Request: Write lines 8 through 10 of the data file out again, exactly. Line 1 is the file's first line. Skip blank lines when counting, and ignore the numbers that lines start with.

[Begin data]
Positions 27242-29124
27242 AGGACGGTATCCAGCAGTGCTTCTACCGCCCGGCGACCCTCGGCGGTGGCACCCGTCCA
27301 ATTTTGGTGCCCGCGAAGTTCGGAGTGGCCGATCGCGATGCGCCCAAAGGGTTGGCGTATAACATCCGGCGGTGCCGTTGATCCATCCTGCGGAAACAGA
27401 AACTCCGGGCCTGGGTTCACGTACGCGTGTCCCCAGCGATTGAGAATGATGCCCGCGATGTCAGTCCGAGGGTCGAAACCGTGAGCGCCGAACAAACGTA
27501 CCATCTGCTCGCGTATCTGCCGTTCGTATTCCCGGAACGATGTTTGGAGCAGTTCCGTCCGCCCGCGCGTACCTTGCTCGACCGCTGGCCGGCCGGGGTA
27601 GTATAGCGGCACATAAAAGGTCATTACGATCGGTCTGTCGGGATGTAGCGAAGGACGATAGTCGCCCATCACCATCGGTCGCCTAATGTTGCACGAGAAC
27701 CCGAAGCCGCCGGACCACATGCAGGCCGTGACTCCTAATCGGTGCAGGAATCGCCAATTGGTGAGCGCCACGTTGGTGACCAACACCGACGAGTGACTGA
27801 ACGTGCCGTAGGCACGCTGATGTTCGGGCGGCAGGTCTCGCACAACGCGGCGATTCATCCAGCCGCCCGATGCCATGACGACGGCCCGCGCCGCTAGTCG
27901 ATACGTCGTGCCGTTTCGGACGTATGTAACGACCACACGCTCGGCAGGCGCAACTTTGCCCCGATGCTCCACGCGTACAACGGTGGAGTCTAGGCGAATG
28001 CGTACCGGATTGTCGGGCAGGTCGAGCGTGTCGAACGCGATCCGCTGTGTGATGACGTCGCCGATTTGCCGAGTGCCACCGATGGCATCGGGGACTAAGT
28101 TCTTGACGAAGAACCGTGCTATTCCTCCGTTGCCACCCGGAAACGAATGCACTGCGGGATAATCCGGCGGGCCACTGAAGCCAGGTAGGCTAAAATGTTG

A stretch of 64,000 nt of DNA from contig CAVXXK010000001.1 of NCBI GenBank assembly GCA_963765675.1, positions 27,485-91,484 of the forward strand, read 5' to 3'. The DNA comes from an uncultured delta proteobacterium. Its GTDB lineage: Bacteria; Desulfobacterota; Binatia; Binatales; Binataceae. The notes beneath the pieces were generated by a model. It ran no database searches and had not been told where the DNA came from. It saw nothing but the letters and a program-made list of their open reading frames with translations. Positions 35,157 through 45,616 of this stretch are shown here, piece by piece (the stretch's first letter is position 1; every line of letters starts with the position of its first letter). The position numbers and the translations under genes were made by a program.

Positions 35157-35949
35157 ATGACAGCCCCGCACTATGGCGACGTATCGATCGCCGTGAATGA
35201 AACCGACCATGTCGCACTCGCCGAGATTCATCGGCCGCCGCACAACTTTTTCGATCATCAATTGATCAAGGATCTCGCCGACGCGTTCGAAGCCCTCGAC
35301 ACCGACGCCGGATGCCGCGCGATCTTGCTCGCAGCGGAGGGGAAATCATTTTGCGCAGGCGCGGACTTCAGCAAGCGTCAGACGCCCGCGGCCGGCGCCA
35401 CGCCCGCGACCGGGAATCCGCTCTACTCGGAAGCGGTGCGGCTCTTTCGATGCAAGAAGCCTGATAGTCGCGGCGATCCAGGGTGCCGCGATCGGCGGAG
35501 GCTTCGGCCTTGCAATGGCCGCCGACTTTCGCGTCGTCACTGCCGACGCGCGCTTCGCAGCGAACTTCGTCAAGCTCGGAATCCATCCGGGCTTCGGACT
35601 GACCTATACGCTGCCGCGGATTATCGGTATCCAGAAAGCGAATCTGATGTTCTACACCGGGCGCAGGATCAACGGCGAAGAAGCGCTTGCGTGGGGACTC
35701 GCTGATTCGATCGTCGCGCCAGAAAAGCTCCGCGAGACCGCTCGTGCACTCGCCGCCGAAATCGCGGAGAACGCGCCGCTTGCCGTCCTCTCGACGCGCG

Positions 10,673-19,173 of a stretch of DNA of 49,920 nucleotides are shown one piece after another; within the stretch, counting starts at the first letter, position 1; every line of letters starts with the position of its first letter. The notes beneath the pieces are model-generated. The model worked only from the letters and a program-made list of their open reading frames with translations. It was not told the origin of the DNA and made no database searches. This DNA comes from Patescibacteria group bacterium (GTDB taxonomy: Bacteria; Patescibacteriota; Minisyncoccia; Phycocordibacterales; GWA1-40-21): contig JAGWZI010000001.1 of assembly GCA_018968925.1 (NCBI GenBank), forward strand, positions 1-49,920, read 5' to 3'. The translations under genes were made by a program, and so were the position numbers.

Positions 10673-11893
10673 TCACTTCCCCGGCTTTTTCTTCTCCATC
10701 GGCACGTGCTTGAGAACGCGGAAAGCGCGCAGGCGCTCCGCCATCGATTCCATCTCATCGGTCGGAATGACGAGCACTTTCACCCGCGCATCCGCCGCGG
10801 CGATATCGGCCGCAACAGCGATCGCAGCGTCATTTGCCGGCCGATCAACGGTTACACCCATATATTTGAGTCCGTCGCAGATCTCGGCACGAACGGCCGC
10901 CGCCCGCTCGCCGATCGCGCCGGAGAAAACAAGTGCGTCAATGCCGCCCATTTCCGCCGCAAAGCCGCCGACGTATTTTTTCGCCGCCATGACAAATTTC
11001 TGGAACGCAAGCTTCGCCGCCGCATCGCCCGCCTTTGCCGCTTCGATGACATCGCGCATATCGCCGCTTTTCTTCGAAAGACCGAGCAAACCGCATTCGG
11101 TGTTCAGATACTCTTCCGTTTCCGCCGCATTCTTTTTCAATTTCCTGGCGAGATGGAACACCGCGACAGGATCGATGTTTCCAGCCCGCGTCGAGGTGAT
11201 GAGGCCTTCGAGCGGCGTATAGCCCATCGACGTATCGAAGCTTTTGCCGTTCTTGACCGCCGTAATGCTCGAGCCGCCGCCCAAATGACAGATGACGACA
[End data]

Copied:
27801 ACGTGCCGTAGGCACGCTGATGTTCGGGCGGCAGGTCTCGCACAACGCGGCGATTCATCCAGCCGCCCGATGCCATGACGACGGCCCGCGCCGCTAGTCG
27901 ATACGTCGTGCCGTTTCGGACGTATGTAACGACCACACGCTCGGCAGGCGCAACTTTGCCCCGATGCTCCACGCGTACAACGGTGGAGTCTAGGCGAATG
28001 CGTACCGGATTGTCGGGCAGGTCGAGCGTGTCGAACGCGATCCGCTGTGTGATGACGTCGCCGATTTGCCGAGTGCCACCGATGGCATCGGGGACTAAGT